The unravelling of the global financial system

by John Quiggin on July 19, 2014

I have a piece in The National Interest, looking at various recent events including the latest round of the Argentinian debt crisis, in which a New York court ruled in favor of a group of ‘vulture’ investors, led by a New York billionaire, and the agreement of the US Department of Justice and Citibank, involving a financial settlement to avoid a lawsuit over bad mortgage deals and CDOs in the pre-crisis period.

My central observation is that while legal forms are being observed, these are obviously political processes, with outcomes reflecting relative political power rather than any kind of neutral application of the law. So, the international financial system is part of international power politics: it matters a lot that Citibank is a US bank, while BNP Paribas is French and so on. This is very different from the picture of a global, as opposed to international, financial system. Suhc a systemt, independent of, and standing in judgement on, national governments seemed to be emerging in the 1990s, but broke down in the financial crisis, when banks ran to their national governments for support.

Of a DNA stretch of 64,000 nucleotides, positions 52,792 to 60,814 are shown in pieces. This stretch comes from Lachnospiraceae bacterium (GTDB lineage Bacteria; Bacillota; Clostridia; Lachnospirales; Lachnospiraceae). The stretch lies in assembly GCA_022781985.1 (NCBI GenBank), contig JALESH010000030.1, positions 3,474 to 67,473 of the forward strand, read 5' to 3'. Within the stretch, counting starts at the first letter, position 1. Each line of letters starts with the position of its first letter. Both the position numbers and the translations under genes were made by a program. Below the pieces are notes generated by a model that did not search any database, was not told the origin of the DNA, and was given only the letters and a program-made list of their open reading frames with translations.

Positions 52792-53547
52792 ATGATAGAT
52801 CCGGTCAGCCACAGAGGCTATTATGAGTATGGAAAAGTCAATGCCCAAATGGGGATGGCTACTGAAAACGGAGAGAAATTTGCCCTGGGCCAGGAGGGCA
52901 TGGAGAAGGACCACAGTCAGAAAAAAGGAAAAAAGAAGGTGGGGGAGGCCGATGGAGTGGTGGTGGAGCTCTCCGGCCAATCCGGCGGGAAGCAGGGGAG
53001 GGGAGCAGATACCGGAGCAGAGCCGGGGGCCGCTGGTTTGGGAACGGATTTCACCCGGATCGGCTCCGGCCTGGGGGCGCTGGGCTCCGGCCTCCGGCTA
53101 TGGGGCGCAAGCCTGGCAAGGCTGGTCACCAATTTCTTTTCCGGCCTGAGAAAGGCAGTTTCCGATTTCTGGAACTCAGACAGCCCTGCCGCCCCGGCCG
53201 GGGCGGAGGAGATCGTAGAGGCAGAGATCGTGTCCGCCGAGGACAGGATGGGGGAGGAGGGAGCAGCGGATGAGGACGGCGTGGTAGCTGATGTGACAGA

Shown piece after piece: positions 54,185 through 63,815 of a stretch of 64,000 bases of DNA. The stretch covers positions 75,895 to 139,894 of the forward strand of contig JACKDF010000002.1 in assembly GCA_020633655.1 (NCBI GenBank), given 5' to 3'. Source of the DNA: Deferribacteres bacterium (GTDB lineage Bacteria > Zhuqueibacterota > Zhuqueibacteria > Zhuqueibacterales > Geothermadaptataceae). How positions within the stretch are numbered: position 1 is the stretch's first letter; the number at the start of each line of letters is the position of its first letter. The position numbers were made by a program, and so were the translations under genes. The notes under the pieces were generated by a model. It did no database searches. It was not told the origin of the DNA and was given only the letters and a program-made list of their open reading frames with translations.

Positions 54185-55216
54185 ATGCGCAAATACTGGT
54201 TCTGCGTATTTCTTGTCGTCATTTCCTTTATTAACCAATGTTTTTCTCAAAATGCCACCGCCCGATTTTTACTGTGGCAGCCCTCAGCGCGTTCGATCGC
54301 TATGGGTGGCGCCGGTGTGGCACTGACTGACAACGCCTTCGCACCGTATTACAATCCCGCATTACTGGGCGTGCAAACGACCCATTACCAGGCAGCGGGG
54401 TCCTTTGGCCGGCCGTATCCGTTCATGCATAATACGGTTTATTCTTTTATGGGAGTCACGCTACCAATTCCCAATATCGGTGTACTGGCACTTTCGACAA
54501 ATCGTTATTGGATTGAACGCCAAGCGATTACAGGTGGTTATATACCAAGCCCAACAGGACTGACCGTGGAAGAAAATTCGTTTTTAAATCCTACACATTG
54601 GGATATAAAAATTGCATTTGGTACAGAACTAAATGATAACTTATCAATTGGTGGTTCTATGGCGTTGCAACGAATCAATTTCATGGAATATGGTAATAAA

As an illustration, I found this ad put out by the ‘vultures’. Try interchanging “US” and “Argentina” throughout and assuming an adverse judgement by an Argentinian court against the US government.

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